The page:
Senior councillors in Leeds are set to renew their commitment to tackling child poverty in Leeds at next week’s executive board meeting.
Leeds City Council’s ambitious strategy, Thriving, first launched in 2019 and brings together vital work across the city to help reduce the impact of poverty on children and young people. Thriving unites key organisations across the city under one strategic goal and works with the public, private and third sector along with schools, children, young people and families with direct experience of poverty.
Next Wednesday (23 June) the Council‘s Executive Board will be updated on the work of the Thriving strategy which incorporates the additional challenges faced by families dealing with financial hardship as a result of the COVID-19 pandemic.
Highlights of the strategy include, the co-ordination of an emergency food response through the Local Welfare Support Scheme and free school meals in school holidays, providing help and advice to parents seeking employment and continuing to expand the city’s successful Healthy Holiday programmes. Poverty is the one of the greatest challenges faced in Leeds and figures show that the number of children living in poverty had already been rising for the six years in the lead up to the pandemic.
As a result of COVID-19 there has been a rise in unemployment and significant increases in claims for Universal Credit both in Leeds and nationally. Many families have seen their household income reduce and six million people in the UK have fallen behind on their bills.
During lockdown, many of the Thriving initiatives were modified to respond to the needs of children and families while they remained at home. The updated strategy reflects on the success of the past year and is a promise from the council to continue doing all it can do mitigate the impacts of child poverty.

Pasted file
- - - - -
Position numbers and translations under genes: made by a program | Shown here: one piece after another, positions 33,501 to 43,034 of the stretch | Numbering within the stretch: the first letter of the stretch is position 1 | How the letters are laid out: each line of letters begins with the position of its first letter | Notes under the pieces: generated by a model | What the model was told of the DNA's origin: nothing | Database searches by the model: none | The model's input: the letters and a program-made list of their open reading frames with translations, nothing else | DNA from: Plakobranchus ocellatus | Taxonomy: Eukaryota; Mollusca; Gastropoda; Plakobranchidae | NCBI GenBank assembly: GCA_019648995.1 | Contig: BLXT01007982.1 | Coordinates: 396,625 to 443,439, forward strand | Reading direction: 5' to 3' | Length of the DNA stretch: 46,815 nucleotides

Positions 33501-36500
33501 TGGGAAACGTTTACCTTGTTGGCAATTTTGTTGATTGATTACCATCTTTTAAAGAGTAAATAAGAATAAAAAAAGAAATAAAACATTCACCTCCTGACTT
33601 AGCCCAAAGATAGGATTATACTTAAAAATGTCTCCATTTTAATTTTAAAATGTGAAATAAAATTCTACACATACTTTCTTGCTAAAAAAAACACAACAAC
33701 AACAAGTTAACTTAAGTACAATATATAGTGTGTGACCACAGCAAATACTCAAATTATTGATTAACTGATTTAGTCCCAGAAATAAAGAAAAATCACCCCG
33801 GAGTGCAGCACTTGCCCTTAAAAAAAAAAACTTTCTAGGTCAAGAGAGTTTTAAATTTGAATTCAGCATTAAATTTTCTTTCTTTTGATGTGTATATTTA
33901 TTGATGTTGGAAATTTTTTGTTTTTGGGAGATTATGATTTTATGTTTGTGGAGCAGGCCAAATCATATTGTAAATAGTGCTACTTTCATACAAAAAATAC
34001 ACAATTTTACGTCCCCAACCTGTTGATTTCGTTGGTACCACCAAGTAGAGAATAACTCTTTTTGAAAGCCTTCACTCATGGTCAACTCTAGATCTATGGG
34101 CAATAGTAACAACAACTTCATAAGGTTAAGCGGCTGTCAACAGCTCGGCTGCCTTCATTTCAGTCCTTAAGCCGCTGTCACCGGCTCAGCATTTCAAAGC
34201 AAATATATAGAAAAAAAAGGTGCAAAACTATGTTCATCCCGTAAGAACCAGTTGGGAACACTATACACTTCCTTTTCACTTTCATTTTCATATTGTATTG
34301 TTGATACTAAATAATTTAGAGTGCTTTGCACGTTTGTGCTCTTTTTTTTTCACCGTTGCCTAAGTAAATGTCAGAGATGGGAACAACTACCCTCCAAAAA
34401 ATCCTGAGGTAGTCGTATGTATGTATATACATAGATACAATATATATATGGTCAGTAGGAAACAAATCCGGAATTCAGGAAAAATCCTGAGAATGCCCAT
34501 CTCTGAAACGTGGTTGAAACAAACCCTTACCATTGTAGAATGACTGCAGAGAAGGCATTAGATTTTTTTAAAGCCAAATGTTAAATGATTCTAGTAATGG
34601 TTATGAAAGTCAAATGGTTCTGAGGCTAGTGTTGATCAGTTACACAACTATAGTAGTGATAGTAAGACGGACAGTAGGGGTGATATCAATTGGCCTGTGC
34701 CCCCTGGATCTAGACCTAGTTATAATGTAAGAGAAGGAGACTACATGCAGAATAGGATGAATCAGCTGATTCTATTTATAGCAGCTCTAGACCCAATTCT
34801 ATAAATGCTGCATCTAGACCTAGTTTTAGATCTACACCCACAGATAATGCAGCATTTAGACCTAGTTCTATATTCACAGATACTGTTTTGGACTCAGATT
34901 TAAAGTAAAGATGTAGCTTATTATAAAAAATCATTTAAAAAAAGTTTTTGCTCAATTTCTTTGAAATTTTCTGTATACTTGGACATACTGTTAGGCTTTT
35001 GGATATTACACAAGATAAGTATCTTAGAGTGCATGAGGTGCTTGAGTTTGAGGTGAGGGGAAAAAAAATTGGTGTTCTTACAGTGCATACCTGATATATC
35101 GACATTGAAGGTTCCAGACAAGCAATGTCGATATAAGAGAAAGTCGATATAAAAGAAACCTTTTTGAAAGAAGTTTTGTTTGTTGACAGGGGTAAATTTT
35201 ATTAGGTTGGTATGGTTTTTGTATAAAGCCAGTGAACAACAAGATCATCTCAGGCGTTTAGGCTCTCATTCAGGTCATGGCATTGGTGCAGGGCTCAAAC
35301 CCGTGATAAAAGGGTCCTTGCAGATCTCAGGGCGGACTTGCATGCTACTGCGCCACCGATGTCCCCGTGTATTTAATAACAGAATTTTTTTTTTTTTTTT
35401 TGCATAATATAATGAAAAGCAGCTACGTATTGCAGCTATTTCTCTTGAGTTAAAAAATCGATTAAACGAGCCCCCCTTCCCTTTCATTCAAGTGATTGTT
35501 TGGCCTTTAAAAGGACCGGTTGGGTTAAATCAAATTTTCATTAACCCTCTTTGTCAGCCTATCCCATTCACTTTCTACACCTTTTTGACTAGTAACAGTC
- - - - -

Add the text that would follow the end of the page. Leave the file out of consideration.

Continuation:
Councillor Fiona Venner, Executive Member for Adult and Children’s Social Care and Health Partnerships said:
“Even before the virus, more than 4.3million children were living in poverty across the UK, and we know that the people who have been hardest hit by the pandemic are those who were already struggling on low incomes.
“Our vision is to make Leeds the best city for children and young people to grow up in, and we will do everything in our power to reduce the impacts of child poverty. We are proud of the support we’ve seen across the city for our initiatives, particularly through the pandemic, including our emergency food provision, healthy holiday programmes, and employment support.
“Yet we don’t control the levers that can lift children and families out of poverty. If we truly want to level up every part of the country, we urgently need to see a national ambition that matches the seriousness and scale of the problem. We need decently paid jobs, good, accessible childcare, an appropriate welfare system, together with well-funded local authorities. Above all, children’s interests must be at the heart of the recovery.”